Administrative Board of Investigation, which recommended the discipline described in paragraph 11.
At this time, the Respondent provided the Charging Party a copy of the Board's recommendation but
did not provide any of the exhibits listed in that
19. The information described in paragraphs 13 and 15 is normally maintained by the
Respondent in the regular course of business.
20. The information described in paragraphs 13 and
15 is reasonably available.
21. The information described in paragraphs 13 and 15 is necessary for full and proper
discussion, understanding, and negotiation of subjects
within the scope of bargaining.
22. The information described in paragraphs 13 and 15 does not constitute guidance, advice,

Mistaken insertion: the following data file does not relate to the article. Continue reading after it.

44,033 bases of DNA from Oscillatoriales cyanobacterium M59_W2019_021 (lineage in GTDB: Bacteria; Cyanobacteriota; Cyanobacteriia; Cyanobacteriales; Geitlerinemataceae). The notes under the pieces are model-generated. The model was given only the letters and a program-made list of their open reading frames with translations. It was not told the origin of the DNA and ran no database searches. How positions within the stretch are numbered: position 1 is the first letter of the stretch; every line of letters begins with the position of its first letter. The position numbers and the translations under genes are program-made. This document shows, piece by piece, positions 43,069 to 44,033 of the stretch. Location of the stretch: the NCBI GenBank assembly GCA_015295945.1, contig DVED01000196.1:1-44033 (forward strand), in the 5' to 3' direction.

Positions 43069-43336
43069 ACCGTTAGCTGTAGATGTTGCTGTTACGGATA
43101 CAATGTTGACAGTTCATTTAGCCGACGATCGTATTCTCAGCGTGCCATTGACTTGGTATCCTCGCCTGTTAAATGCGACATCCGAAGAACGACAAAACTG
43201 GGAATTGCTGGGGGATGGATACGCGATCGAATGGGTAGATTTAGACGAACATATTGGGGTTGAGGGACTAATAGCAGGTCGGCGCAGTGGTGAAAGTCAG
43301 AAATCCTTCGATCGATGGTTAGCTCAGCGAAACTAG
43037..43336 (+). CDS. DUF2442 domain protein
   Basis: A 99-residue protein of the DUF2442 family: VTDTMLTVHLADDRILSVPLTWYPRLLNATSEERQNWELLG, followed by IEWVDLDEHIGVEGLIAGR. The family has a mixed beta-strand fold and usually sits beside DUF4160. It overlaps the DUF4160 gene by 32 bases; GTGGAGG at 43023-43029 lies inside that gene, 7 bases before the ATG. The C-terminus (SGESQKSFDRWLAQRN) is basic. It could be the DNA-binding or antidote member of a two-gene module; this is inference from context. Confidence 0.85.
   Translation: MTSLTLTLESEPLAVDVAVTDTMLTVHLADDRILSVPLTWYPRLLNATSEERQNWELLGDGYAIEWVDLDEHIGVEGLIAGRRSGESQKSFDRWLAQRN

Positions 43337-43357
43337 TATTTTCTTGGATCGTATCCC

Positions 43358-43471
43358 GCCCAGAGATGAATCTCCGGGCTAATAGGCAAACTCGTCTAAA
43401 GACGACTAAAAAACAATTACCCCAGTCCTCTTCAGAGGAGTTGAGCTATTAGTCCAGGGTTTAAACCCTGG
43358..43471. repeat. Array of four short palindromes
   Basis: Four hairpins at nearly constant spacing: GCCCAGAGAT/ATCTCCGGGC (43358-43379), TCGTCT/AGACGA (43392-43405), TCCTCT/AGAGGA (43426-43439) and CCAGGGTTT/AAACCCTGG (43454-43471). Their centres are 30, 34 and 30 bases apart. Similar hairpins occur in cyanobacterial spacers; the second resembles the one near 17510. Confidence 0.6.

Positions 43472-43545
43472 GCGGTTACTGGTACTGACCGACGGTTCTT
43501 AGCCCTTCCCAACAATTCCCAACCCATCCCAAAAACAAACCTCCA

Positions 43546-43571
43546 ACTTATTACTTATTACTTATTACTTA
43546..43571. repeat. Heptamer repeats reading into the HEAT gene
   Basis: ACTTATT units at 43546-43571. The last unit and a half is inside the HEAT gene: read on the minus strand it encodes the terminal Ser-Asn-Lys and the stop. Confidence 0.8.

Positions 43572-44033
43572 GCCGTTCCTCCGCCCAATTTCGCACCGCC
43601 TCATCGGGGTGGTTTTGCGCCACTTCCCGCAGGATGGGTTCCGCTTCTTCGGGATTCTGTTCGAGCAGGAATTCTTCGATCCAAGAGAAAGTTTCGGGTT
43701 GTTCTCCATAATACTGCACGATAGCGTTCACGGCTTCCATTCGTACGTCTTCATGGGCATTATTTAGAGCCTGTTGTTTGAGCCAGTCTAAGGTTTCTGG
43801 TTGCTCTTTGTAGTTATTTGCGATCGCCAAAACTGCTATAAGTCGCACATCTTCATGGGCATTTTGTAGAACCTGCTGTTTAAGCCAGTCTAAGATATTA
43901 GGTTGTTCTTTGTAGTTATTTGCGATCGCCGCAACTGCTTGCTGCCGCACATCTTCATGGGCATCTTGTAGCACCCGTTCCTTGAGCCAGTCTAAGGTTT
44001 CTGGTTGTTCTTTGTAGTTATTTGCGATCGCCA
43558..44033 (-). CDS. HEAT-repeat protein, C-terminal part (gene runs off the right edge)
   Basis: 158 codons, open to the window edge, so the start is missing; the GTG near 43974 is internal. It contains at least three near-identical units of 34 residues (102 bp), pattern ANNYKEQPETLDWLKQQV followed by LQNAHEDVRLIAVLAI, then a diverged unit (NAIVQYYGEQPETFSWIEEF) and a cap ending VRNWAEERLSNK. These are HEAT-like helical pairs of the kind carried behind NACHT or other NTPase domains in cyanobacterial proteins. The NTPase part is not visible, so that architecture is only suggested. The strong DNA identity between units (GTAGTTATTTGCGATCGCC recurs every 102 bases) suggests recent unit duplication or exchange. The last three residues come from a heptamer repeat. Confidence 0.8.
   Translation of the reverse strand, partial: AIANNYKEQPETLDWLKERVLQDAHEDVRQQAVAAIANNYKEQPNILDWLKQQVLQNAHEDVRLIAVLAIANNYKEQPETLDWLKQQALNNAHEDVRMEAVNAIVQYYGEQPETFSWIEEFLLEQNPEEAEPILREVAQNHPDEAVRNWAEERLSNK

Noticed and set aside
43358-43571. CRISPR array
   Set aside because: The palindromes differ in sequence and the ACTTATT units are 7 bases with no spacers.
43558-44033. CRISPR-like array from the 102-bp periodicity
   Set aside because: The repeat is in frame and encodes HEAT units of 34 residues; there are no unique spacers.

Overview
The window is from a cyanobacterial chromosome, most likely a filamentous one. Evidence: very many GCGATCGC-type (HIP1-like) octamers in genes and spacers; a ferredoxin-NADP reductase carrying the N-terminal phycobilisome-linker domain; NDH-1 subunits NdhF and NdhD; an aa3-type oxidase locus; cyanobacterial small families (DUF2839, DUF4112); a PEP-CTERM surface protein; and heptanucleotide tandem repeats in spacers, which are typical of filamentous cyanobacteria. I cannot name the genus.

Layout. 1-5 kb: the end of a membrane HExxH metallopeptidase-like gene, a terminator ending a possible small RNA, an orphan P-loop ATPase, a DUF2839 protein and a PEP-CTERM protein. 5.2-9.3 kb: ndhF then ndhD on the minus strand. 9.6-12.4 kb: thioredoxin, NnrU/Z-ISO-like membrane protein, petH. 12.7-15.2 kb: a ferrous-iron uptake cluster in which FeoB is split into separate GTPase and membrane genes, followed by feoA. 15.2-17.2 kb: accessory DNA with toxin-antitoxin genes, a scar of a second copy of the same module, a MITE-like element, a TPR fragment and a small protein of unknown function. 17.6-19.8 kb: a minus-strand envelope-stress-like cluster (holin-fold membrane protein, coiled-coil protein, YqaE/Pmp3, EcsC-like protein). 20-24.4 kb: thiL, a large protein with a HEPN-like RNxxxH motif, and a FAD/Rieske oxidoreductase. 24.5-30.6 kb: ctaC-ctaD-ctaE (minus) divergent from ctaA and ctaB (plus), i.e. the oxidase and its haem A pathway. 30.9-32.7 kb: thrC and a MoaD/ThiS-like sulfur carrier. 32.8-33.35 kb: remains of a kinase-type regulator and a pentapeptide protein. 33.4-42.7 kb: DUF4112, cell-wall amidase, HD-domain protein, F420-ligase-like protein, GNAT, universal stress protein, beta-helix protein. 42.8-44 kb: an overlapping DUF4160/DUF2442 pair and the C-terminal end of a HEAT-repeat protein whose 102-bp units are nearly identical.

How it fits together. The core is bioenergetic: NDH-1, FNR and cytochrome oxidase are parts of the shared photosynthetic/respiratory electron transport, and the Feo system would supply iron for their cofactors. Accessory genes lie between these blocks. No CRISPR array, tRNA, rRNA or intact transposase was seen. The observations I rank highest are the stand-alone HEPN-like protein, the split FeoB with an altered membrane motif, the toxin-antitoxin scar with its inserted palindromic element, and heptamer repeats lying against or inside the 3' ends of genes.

counsel, or training provided for management officials or
supervisors, relating to collective bargaining.
23. The information described in paragraphs 13 and 15 is not prohibited form disclosure by
24. Beyond that described in paragraphs 14 and 18, since April 28, 1998 and May 14, 1998,
the Respondent has refused to furnish the Union with the information described in paragraphs 13, 15,
and 18 through 23.
25. By the conduct described in paragraph 24, the Respondent refused to comply with the
provisions of 5 U.S.C. § 7114(b)(4).
26. By the conduct described in paragraphs 24 and 25, the Respondent has committed an unfair
labor practice in violation of 5 U.S.C. § 7116(a)(1), (5),
Discussion and Conclusions
The parties stipulated, the stipulation and the stipulated
exhibits support, and I conclude, that by the Respondent's conduct
in failing to provide to the Union the information requested,
including a July 8, 1996 memorandum from Members, Administrative
Board of Investigation, and documents listed therein as exhibits,
the Respondent refused to comply with section 7114(b)(4) of the
Statute and thereby committed an unfair labor practice in violation